For a long time it was thought that the maxillary portions of the palate were the palatines (e.g. Wellnhofer 1978, 1991; Bennnett 1991, 2001`). Peters (2000) solved that problem with comparisons to Macrocnemus (Fig. 1). Osi et al (2010) published their “new interpretation,” but also understood they had only confirmed Peters (2000), who also noted that sometimes the palatine and ectopterygoid fuse, as they do in Rhamphorhynchus (Fig. 1). These elements don’t fuse in Dorygnathus, as Osi et al (2010) showed.

The basisphenoids are rarely exposed in pterosaurs so it will take more digging to see how and when they joined in large derived taxa.

I don’t have a ready answer for why the bp processes elongate in Cosesaurus, other than the fact that it was holding its head more erect while walking around bipedally while flapping its forelimbs. The long bp process kept the palate low and the occipital condyle high on the fenestrasaur skull.

Which throat muscles are attached to the bp and cultriform processes? What function do they serve. I don’t know and there’s not much out there on Google, from what I can tell. Any help would be appreciated.

References
Bennett SC 1991. Morphology of the Late Cretaceous Pterosaur Pteranodon and Systematics of the Pterodactyloidea. [Volumes I & II]. Ph.D. thesis, University of Kansas, University Microfilms International/ProQuest.
Bennett SC 2001. The osteology and functional morphology of the Late Cretaceous pterosaur Pteranodon. Part I. General description of osteology. Palaeontographica, Abteilung A, 260: 1–112. Part II. Functional morphology. Palaeontographica, Abteilung A, 260: 113–153.
Osi A, Prondvai E, Frey E and Pohl B 2010. New Interpretation of the Palate of Pterosaurs. The Anatomical Record 293: 243-258.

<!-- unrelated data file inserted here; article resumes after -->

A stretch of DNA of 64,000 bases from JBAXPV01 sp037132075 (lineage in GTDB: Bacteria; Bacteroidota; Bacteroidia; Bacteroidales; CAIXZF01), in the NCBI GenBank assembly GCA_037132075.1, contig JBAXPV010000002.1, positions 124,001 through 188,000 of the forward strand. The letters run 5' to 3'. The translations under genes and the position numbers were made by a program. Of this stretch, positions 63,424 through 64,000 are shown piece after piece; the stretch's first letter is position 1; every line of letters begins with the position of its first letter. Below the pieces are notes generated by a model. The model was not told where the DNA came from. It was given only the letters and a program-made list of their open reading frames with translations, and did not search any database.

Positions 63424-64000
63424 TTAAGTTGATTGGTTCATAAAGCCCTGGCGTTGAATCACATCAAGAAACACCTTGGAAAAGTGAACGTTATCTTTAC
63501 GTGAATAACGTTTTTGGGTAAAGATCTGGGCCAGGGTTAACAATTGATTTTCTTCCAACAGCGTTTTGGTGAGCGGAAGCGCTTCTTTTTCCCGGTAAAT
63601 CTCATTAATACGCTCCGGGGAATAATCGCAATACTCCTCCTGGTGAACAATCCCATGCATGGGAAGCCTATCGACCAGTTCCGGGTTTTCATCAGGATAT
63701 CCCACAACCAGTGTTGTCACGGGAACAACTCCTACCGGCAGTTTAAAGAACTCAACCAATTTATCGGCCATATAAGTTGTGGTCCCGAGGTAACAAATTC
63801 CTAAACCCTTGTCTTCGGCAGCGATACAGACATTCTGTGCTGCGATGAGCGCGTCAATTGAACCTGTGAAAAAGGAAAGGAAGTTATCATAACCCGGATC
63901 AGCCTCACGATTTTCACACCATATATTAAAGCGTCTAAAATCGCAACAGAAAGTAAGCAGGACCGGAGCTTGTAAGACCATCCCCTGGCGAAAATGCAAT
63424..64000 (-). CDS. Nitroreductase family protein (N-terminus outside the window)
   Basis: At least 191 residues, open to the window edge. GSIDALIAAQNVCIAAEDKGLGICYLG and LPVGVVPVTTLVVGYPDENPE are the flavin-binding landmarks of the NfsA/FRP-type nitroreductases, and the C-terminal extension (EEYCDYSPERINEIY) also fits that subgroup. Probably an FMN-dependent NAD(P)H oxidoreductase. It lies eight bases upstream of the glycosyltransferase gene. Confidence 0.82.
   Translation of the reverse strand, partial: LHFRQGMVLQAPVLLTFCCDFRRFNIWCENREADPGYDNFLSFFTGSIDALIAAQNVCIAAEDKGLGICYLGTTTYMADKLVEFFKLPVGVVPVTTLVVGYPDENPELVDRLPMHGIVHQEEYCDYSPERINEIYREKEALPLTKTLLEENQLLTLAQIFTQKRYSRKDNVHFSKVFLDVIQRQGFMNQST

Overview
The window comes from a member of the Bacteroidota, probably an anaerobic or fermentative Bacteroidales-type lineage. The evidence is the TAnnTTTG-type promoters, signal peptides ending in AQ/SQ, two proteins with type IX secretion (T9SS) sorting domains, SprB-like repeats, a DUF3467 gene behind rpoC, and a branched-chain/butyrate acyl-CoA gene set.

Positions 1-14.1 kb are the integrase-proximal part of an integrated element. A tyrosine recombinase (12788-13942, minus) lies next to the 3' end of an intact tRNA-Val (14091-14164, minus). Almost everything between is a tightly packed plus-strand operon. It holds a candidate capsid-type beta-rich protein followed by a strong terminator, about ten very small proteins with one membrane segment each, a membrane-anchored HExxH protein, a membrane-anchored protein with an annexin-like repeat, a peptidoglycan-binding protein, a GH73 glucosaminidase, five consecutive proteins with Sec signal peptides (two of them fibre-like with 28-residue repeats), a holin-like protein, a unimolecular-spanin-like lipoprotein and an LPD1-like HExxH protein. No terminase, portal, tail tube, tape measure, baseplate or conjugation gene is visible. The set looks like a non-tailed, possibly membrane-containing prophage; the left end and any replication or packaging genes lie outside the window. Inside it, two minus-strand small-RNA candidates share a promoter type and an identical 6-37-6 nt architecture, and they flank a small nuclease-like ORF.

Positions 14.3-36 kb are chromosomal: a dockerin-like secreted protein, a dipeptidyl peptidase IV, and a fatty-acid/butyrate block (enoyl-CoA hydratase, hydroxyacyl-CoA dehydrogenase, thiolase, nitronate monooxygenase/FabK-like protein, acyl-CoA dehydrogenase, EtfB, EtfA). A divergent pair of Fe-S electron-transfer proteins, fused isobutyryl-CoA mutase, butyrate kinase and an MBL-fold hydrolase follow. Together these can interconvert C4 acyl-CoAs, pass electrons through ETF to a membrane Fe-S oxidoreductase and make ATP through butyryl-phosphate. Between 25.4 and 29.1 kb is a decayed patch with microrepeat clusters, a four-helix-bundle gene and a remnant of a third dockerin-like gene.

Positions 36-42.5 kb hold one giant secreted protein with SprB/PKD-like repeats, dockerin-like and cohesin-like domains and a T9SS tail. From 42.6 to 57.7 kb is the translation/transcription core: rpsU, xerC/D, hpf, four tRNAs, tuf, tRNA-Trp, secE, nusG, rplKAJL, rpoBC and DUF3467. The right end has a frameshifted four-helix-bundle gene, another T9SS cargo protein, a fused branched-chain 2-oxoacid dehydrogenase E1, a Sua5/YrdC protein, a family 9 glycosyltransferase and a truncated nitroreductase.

Peters D 2000. A Redescription of Four Prolacertiform Genera and Implications for Pterosaur Phylogenesis. Rivista Italiana di Paleontologia e Stratigrafia 106 (3): 293–336.
Wellnhoffer P 1991.  The Illustrated Encyclopedia of Pterosaurs. London: Salamander. 192 pp.

Poposaur palates

The palates of poposaurs are poorly known Some have not been described or reconstructed (Fig.1). Others have been wrongly reconstructed or partially reconstructed (Fig. 4). Here (Fig. 1) are two poposaurs, Effigia and Shuvosaurus next to Daemonosaurus (Sues et al. 2011, also largely guessed at from broken pieces) and Thecodontosaurus, which provides more certitude. Most unfortunately, the palate of Lotosaurus has not been described or illustrated despite the presence of several specimens and museum casts. The little question is: On Daemonosaurus, which way do the ectopterygoids go? Long side against the pterygoid, as in rauisuchids? Or short side, as in Effigia and other dinosaurs?

Figure 2. Effigia palate in situ (left) and reconstructed by reassembling colored elements (at right).

Figure 2. Effigia palate in situ (left) and reconstructed by reassembling colored elements (at right).

On rauisuchians, as in ornithosuchians (Fig. 2), the ectopterygoid has a larger contact area with the lateral pterygoid and it produces a small “stem” to contact the jugal (as in Saurosuchus) or the maxilla (as in Riojasuchus). If you flip the ectopterygoid of Daemonosaurus, you get the rauisuchian type of ectopterygoid. Left as is (Fig. 1), however, you get the dinosaurian type,  and that is the preferred reconstruction here based on phylogenetic bracketing.

Click to enlarge. Euparkeriid, ornithosuchian, rauisuchian, aetosaurian, and basal archosaur palates.